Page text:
There is no way for the host of the chat to select whose face appears largest when he is talking; the service chooses the speaker, and sometimes it chooses incorrectly, so you are left staring at someone’s blank face while another person is talking.Those who have used Google Hangouts will find themselves longing for that service’s array of party hats and mustaches.Navigation within the streaming site, especially if you want to scroll down a page or highlight text, can be a little clumsy; you are basically using a virtual mouse on a virtual version of Google’s Chrome browser, and the cursor can be finicky.

I worry about Snapchat because it creates the illusion that something can disappear from social media--and that is really dangerous. We keep hearing about people losing their chances at jobs or school admission because their prospective employers or admissions officers go online and check them out. I didn't really mind, but it was definitely one of those note-to-self moments. D., is a pediatrician and Medical Communications Editor at Boston Children's Hospital .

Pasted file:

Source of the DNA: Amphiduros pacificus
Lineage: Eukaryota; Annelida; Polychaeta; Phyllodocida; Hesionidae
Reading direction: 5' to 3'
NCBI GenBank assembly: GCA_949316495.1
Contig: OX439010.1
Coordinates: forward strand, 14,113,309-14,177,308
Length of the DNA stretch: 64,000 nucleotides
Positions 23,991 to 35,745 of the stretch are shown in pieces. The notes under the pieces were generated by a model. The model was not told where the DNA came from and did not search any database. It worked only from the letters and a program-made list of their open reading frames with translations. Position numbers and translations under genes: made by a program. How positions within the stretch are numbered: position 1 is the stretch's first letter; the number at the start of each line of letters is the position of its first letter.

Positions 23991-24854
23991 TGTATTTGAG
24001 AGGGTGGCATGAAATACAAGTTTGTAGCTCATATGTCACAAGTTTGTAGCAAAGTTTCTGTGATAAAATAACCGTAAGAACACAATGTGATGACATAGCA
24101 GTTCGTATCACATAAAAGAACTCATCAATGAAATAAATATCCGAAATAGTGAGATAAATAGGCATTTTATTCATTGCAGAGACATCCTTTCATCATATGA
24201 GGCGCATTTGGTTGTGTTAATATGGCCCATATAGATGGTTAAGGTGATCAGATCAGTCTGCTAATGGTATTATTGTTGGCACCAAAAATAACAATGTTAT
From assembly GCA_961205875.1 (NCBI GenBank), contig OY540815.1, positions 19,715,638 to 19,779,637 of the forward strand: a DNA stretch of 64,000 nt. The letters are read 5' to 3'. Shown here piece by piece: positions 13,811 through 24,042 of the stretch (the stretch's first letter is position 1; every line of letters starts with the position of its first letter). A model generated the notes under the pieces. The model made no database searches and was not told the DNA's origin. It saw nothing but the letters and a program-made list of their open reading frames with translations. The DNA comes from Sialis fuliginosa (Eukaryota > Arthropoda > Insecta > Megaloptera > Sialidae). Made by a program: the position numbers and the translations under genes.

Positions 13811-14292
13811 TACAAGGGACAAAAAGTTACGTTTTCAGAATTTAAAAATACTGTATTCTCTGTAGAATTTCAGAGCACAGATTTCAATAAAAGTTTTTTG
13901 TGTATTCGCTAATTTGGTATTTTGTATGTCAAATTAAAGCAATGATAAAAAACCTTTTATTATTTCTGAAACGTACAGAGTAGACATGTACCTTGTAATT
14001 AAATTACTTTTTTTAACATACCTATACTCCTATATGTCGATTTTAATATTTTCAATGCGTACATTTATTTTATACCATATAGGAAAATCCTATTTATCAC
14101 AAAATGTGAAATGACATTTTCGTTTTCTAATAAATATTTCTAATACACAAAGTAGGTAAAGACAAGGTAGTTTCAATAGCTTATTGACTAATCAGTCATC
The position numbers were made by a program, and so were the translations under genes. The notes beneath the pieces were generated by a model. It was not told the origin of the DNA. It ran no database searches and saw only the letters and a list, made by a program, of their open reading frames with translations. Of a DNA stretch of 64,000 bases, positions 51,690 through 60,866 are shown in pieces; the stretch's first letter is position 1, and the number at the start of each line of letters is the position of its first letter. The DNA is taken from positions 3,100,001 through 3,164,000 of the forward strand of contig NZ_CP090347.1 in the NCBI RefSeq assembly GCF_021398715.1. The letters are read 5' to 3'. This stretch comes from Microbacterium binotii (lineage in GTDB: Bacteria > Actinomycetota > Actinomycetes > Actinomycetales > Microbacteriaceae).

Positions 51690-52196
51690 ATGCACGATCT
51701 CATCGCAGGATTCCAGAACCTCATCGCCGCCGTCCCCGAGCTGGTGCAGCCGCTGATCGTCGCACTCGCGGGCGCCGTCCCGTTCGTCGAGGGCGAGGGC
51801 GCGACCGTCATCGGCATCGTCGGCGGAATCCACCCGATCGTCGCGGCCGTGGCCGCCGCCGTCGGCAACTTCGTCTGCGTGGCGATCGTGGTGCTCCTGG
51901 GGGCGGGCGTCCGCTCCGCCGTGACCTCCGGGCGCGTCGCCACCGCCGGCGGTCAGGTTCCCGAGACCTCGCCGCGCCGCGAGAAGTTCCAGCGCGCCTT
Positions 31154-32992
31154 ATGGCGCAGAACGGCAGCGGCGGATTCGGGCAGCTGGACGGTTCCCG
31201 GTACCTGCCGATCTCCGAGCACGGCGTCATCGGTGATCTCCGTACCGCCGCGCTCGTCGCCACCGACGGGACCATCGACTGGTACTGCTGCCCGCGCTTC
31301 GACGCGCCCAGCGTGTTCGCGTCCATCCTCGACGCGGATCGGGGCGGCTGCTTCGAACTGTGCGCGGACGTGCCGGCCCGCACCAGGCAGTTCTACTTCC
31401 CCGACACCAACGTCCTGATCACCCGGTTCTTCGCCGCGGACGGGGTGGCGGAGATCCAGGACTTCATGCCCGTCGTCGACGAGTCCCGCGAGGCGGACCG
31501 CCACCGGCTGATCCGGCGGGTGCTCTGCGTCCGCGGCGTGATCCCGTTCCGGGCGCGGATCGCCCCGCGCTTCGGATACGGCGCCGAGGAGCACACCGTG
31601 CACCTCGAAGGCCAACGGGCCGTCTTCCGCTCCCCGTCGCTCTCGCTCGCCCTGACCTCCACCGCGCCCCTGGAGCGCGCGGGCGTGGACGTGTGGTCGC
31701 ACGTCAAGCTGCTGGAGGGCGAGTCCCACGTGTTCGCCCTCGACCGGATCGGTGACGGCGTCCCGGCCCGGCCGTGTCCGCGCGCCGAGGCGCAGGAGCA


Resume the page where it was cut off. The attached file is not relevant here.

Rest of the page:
The biggest two lessons that youth need to learn--actually, that everybody needs to learn--about social media are: 1. They look at publicly available stuff--tweets, Facebook posts, etc--and they don't like what they find. Anything we email or post or text or send can go anywhere.

The heads of the people in the video chat float below the shared screen.

A group text chat can pop out from the right side of the website, if you don’t want to interrupt the audio.

The way the app is set up, someone can take a screen shot. We just don't think about this stuff as we are posting and tweeting and sending photos and texts.

While theoretically the sender should be notified if a screen shot gets taken, it only took me a couple of minutes on Google to find hacks that would allow me to take screen shots or save video without the sender knowing. A couple of days ago my 20-year-old son took a screen shot of a text conversation we'd had and posted it on Facebook.

There’s nothing quite like snuggling up with a friend — or friends — and streaming a movie on Netflix.

But what if those Netflix buddies are spread out around the world?

How, then, can you enjoy a film together, cracking wise and taking in each other’s reactions?

new service called Rabbit aims to bridge that geographical gap for Netflix watchers everywhere.

We are all doing it, actually: making judgments about people based on what they post.